The Grand Canyon as we know it was formed between five and six million years ago, which is youthful in geological terms, but parts of it could be as old as 70 million years, scientists said Sunday.
Experts have debated for nearly 150 years about the age of the canyon, wrangling over how long it took for the grandiose feature to be gouged out by the Colorado River and its tributaries.
Reporting in the journal Nature Geoscience, researchers in the United States said they had dated rock samples from the length of the 446-kilometre (277-mile) canyon and used computer simulations of the topography in their new appraisal.
Two middle sections, called the Hurricane segment and the Eastern Grand Canyon segment, were formed between 50 and 70 million and between 15 and 25 million years ago respectively, they believe.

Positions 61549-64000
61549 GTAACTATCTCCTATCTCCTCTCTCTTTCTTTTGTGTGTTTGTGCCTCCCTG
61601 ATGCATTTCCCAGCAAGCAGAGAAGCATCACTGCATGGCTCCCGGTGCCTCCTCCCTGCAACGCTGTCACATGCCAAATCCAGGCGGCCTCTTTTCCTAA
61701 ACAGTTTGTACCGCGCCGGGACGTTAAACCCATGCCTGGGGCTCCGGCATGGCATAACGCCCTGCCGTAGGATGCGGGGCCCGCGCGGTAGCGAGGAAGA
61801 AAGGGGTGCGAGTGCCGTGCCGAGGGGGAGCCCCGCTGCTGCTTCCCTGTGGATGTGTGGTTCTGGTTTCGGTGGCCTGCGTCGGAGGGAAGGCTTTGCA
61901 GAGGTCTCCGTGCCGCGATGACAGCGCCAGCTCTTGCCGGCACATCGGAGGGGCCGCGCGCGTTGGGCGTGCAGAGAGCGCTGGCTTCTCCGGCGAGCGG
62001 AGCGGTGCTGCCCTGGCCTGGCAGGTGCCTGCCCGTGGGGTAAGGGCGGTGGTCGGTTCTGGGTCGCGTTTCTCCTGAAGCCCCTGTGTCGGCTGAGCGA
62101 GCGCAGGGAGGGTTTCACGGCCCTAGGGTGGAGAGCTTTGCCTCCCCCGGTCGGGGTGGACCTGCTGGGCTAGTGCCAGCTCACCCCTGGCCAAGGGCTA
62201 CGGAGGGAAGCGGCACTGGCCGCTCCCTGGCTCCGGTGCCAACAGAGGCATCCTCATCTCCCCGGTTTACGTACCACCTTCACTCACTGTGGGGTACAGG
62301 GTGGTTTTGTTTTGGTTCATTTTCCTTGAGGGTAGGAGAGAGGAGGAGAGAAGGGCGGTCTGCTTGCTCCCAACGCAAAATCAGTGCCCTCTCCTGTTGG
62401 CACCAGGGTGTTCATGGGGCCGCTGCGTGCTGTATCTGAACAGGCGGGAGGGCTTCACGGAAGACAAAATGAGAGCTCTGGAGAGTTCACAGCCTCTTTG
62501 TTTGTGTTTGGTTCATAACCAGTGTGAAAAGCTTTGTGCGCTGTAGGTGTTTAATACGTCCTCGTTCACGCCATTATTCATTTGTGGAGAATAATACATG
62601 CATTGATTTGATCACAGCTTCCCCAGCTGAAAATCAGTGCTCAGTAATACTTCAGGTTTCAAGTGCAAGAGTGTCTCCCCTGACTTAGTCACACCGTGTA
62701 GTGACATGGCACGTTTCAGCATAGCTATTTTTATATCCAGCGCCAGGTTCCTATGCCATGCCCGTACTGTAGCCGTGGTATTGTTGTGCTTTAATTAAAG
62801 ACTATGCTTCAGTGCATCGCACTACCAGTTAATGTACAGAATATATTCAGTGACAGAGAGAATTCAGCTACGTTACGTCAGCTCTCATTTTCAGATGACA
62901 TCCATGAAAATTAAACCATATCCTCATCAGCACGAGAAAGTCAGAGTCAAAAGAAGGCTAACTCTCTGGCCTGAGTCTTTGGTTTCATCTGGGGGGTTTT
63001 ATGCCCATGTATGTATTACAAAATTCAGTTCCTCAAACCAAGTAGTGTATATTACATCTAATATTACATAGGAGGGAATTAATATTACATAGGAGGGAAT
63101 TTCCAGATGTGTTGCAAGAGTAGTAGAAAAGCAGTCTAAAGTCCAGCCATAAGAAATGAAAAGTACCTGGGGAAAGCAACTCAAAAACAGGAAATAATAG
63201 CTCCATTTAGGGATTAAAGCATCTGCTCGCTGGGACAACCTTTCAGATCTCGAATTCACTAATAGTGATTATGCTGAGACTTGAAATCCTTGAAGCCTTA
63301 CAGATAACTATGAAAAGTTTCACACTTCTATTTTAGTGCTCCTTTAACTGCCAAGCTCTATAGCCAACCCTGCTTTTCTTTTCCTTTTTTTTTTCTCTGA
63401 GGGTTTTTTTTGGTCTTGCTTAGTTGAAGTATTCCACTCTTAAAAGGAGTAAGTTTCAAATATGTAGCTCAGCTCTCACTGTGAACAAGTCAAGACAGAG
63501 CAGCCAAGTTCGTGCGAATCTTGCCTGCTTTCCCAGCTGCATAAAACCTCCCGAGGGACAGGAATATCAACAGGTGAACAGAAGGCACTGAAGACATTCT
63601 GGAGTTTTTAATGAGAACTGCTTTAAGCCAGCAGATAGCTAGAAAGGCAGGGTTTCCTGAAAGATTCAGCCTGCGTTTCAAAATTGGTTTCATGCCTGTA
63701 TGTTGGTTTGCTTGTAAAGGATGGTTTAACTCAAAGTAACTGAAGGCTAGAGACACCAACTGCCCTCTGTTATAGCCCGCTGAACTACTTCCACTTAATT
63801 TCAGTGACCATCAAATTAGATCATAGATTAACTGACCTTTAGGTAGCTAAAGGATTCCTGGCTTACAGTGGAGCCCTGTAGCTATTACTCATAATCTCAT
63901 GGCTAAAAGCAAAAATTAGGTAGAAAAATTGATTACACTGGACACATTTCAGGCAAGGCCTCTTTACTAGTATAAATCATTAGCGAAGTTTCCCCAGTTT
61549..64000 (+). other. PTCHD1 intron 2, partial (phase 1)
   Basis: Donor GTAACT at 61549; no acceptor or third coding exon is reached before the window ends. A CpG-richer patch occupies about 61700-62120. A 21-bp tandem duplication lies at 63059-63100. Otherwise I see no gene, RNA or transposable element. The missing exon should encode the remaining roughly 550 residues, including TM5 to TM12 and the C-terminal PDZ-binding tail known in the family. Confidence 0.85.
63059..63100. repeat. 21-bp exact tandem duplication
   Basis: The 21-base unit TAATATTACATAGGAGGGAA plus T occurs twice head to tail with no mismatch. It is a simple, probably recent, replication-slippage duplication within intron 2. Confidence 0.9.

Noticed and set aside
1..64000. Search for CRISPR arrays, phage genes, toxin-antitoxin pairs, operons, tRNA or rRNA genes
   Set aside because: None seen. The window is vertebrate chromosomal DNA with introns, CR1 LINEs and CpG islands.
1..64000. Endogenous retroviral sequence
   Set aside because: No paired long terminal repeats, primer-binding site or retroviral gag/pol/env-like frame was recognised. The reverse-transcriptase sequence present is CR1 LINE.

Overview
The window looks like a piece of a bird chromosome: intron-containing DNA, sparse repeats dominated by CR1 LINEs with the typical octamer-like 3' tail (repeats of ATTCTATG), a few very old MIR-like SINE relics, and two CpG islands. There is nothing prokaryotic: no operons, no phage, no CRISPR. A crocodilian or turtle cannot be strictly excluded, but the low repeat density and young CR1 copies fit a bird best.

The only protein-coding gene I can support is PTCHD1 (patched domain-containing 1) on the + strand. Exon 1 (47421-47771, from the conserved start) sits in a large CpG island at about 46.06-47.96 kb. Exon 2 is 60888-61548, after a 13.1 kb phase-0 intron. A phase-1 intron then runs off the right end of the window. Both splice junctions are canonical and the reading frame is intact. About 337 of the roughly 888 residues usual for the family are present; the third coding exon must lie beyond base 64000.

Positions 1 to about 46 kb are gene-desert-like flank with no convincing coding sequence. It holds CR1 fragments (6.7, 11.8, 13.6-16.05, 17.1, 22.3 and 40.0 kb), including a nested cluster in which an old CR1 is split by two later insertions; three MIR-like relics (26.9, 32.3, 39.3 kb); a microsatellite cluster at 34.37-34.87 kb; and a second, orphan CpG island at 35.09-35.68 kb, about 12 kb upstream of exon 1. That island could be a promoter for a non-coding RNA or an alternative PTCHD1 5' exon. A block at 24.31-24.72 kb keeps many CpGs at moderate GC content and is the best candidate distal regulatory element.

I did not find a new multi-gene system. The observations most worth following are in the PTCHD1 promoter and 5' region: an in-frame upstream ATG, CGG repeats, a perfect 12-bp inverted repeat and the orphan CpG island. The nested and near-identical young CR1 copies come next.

But two other sections are far younger—they were carved out only between five and six million years ago.
Their creation linked up all four segments, forming a single canyon.
Today, the canyon averages about 1,230 metres (4,000 feet) in depth, falling to around 1,850 metres (6,000 feet) at its deepest point and 29 kilometres (18 miles) at its widest.
"Although parts of the canyon are old, we concluded that the integration of the Colorado River through older palaeocanyons carved the Grand Canyon, beginning five to six million years ago," said the study, headed by Karl Karlstrom, a geologist at the University of New Mexico at Albuquerque.
The paper reconciles two schools of thought.
One theory saw an "old" Grand Canyon that was formed as long ago as 80 million years, while the other argued for a "young" canyon five million years old.
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